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EJA annual 5K draws a crowd

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    Melanie Lekocevic/Columbia-Greene Media Roughly 100 runners take off from the starting line at the annual 5K race at E.J. Arthur Elementary School on Saturday.
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    Melanie Lekocevic/Columbia-Greene Media E.J. Arthur Elementary School Principal James Martino explains the ground rules at the beginning of the race.
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    Melanie Lekocevic/Columbia-Greene Media Parents, kids and community members alike competed in the Saturday 5K race.
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    Melanie Lekocevic/Columbia-Greene Media This year's race was the event's fourth year in Athens.
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    Melanie Lekocevic/Columbia-Greene Media First graders do some push-ups to prepare for the race.
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    Melanie Lekocevic/Columbia-Greene Media Runners sign up at the registration table to compete in the 5K.
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    Melanie Lekocevic/Columbia-Greene Media Runners mill around before the start of the competition.
April 15, 2018 12:15 am

ATHENS — Some of these kids have been preparing for this race for weeks, and on Saturday they had the chance to strut their athletic stuff.

Roughly 150 runners — kids, parents and community members — competed in the annual 5K race sponsored by the PTO at E.J. Arthur Elementary School in Athens.

This was the race’s fourth year.

“This is our major fundraiser for the year to support all the programs we do for the children at E.J.A.,” said PTO President Jen Grounds. “It’s also a great way to show the students how the community comes together to support them and their education.”

Among the programs the organization sponsors are assemblies that teach kids about things outside the usual school curriculum.

“We just brought in a reptile assembly, a climate change assembly, we have an anti-bullying assembly coming up,” Grounds said. “We also give a book to each student at the book fair.”

Other activities the race helps pay for include a snack closet, the fall Harvest Festival, Breakfast with Santa, and a picnic that honors a teacher struck by a car several years ago, along with Grandparents Day.

But as every athlete knows, you don’t just get up one day and run a 5K. These kids put in the hard work before the race even began.

Third grade teachers Desiree Pacuk and Jason DeLuca, both runners themselves, taught the kids how to get ready.

“We talked to the students about nutrition, pacing, and how you start slow and build up toward your speed,” Pacuk said. “I run with the students, and I think it helps. The kids get excited about running when they see their teachers doing it — my class told me they are all going to beat me. I told them they probably will.”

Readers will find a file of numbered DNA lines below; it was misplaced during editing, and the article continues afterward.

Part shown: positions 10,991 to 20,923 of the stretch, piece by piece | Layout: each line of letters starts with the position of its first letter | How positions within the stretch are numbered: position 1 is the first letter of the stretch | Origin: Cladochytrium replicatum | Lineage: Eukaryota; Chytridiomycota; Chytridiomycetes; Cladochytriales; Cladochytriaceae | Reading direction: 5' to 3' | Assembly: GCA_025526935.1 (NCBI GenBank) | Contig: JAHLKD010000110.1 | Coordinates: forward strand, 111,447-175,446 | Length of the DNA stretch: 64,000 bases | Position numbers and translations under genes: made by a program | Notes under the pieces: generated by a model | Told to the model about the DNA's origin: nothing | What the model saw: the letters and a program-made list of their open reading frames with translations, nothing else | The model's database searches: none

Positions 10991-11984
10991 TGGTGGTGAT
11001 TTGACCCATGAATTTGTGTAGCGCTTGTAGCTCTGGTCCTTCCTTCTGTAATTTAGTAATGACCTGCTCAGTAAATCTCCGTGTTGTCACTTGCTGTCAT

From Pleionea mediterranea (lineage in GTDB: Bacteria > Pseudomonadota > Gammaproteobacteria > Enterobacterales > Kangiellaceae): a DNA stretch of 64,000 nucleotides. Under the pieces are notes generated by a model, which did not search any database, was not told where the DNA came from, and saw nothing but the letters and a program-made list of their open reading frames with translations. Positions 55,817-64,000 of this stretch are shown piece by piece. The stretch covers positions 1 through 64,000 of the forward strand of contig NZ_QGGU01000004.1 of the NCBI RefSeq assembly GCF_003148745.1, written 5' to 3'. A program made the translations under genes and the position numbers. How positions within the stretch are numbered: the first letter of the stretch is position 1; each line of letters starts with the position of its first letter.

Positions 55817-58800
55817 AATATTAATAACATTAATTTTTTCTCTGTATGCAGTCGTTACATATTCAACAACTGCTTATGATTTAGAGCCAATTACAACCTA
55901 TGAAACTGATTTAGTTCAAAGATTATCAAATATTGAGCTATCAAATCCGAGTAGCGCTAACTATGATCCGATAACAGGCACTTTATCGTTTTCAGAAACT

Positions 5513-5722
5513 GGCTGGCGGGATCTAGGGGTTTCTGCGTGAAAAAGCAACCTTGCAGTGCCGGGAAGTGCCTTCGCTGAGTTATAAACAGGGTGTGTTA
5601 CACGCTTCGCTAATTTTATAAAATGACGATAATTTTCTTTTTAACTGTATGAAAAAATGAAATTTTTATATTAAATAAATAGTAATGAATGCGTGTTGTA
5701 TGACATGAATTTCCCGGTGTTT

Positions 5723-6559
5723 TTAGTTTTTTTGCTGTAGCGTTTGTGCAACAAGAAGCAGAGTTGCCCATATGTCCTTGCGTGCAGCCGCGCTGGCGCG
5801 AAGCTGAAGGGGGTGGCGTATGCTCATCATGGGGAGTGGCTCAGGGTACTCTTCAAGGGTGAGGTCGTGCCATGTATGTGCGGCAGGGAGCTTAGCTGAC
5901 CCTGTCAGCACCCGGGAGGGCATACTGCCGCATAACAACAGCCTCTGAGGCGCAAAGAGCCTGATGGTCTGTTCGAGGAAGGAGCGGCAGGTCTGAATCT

Putting their training into action, a group of first graders was warming up outside the school before Saturday morning’s race, doing push-ups on the curb while their mothers watched.

“This is my son’s first year in the race,” Nancy Yannone said of her son, Zef. “He has been talking about it all week.”

Shana Yannone watched as her son, Kaden Patterson, warmed up. “He is very excited about it,” she said. “He has been doing push-ups all week.”

Elementary school principal James Martino said the annual event is good for the kids on multiple levels.

“This motivates kids to be outside, to exercise and be healthy,” Martino said. “And it certainly brings the school community together. There are kids here and adults from across the area.”

The weeks prior to the race are just as important.

“Running up to the event we do assemblies where different staff members tell the children how to prepare for a race — what to eat, stretching, what you do to prepare for an event like this. Some of our teachers have run marathons, triathlons, 5Ks, so they share their experiences with the kids and get them excited about it,” according to Martino.

The race is a fundraiser for the school’s PTO and the programs it sponsors, but $5 of each registration also goes to Hope’s Mission, a charitable organization that provides needy students with backpacks filled with food on weekends.

At the finish line, the top male runner was Isaac Lasher with a running time of 22:56, and the top female was Danielle Seymour with a time of 28:09.

Runners were divided by age and gender.

Among the males, the top runners were as follows: kindergarten - Bryce Hendricks and Leroy Weiler; first grade – Valentino Marino and Crew Cox; second grade – Weston Martin and Hudson Seekamp; third grade – Ryker Cox and Kaleb Slater; fourth grade – Liam Ross and Roderick Herdman; fifth to eighth grade – Isaac Lasher and Blaine Apa; there were no high school runners; ages 19-29 – Henry Proper; ages 30-39 – Tim Furgal and John Cox; ages 40-49 – Dave Taylor and Doug Earle; ages 50-59 – Sean Meagher; age 60 and over – Jim Warren and Ernest Armstead.

Among the females, the top runners were as follows: kindergarten – Olivia Conrad and Sydney Kratochwill-Hutton; first grade – Olivia Krstovich and Lydia Jo Herdman; second grade – no competitors; third grade – Emma Roberg and Florence Martin; fourth grade – Camryn Slater and Carmindy Van Schaack; fifth to eighth grade – Kasey Purdy and Reese Taylor; high school – Rita Luccio and Rachel Rebusmen; ages 19-29 – no competitors; ages 30-39 – Danielle Seymour and Maggie Garland; ages 40-49 – Kim Soyka-Holt and Carrie Taylor; ages 50-59 – Desiree Pacuk and Kathy Pacuk; ages 60 and over – Robyn Lutz.